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Major influences on circus attendance

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  • Roberto Zanola

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Abstract

Although circus represents one of the most accessible art forms, the economics of the arts and culture has completely neglected to address this topic. This paper represents an attempt to fill in this lack by identifying the determinants of the demand for circus in Italy, both in terms of structural characteristics of the shows and socio-economic factors that impact on it. To this aim, we collect information on the tournee of the bigger circuses performing in Italy during 2005 and 2006. The results show a positive elasticity of demand to income and, differently from similar studies on performing arts, to ticket price. There also differences between circuses in the importance of numbers with animals.
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Suggested Citation

  • Roberto Zanola, 2010. "Major influences on circus attendance," Empirical Economics, Springer, vol. 38(1), pages 159-170, February.
  • Handle: RePEc:spr:empeco:v:38:y:2010:i:1:p:159-170
    DOI: 10.1007/s00181-009-0260-3
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    File URL: http://hdl.handle.net/10.1007/s00181-009-0260-3
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    References listed on IDEAS

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    5. Ralf Dewenter & Michael Westermann, 2005. "Cinema Demand In Germany," Journal of Cultural Economics, Springer;The Association for Cultural Economics International, vol. 29(3), pages 213-231, August.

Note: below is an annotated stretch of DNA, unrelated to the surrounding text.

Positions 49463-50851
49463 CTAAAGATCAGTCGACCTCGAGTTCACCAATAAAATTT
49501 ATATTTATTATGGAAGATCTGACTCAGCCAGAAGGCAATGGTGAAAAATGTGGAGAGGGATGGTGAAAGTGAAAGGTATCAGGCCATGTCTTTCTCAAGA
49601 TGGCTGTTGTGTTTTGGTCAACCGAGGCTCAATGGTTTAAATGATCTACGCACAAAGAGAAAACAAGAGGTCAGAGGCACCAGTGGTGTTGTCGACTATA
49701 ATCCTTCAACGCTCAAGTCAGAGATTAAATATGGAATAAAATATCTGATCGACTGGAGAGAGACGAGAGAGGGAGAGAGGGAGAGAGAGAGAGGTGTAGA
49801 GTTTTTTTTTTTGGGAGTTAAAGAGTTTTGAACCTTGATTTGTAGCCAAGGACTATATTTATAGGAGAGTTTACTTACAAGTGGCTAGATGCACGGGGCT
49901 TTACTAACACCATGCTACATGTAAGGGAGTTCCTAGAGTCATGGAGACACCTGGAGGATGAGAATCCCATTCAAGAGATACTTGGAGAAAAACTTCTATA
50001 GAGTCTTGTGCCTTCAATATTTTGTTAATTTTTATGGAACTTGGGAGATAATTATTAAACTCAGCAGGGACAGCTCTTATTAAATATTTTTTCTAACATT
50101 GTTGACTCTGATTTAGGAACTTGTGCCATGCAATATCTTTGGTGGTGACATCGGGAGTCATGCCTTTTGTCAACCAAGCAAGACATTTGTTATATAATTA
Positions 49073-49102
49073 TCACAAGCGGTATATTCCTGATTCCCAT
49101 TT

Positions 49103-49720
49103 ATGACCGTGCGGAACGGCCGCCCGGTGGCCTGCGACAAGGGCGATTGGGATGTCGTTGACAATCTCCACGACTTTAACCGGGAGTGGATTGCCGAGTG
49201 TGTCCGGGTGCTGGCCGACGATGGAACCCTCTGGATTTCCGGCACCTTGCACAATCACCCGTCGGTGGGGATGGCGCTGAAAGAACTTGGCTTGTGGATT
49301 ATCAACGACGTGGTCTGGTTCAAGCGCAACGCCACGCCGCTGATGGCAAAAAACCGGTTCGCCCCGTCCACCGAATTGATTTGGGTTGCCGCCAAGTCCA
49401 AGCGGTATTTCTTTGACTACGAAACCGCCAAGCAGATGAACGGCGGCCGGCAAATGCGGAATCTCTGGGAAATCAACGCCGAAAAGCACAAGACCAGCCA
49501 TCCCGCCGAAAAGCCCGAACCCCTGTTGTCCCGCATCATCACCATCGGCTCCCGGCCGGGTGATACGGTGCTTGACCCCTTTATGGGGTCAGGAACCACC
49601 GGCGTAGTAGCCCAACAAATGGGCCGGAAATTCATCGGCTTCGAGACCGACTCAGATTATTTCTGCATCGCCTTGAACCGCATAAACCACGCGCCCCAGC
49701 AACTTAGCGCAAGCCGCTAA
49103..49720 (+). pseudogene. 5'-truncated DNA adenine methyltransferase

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    8. Daniel Urrutiaguer, 2002. "Quality Judgements and Demand for French Public Theatre," Journal of Cultural Economics, Springer;The Association for Cultural Economics International, vol. 26(3), pages 185-202, August.
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    Citations

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    Cited by:

    1. Stefania Ottone & Ferruccio Ponzano, 2011. "How people perceive the Welfare State: a real-effort experiment," International Review of Economics, Springer;Happiness Economics and Interpersonal Relations (HEIRS), vol. 58(2), pages 165-183, June.
    2. Roberto Zanola, 2010. "Who likes circus animals?," Economics Bulletin, AccessEcon, vol. 30(4), pages 3315-3320.
    3. Privileggi, Fabio, 2007. "The cutoff policy of taxation when CRRA taxpayers differ in risk aversion coefficients and income: a proof," POLIS Working Papers 99, Institute of Public Policy and Public Choice - POLIS.
    4. Davide Ticchi & Andrea Vindigni, 2007. "War and Endogenous Democracy," Working Papers 0715, University of Urbino Carlo Bo, Department of Economics, Society & Politics - Scientific Committee - L. Stefanini & G. Travaglini, revised 2007.
    5. Victor Fernandez-Blanco & Luis Orea & Juan Prieto-Rodriguez, 2013. "Endogeneity and measurement errors when estimating demand functions with average prices: an example from the movie market," Empirical Economics, Springer, vol. 44(3), pages 1477-1496, June.
    6. Daron Acemoglu & Davide Ticchi & Andrea Vindigni, 2010. "A Theory of Military Dictatorships," American Economic Journal: Macroeconomics, American Economic Association, vol. 2(1), pages 1-42, January.
    7. Marchese, Carla, 2008. "The limits to growth then and now," POLIS Working Papers 105, Institute of Public Policy and Public Choice - POLIS.
    8. Montefiori, Marcello & Resta, Marina, 2008. "Social influence and neighbourhood effects in the health care market," POLIS Working Papers 98, Institute of Public Policy and Public Choice - POLIS.
    9. Ottone, Stefania & Ponzano, Ferruccio, 2007. "Non-self-centered inequity aversion matters. A model," POLIS Working Papers 91, Institute of Public Policy and Public Choice - POLIS.
    10. Zanola, Roberto, 2008. "Consumer preferences for circus: A cluster approach," POLIS Working Papers 109, Institute of Public Policy and Public Choice - POLIS.

    More about this item

    Keywords

    Circus; Demand; Performing arts; Italy; Attendance; C2; D2; Z1;

    JEL classification:

    • C2 - Mathematical and Quantitative Methods - - Single Equation Models; Single Variables
    • D2 - Microeconomics - - Production and Organizations
    • Z1 - Other Special Topics - - Cultural Economics

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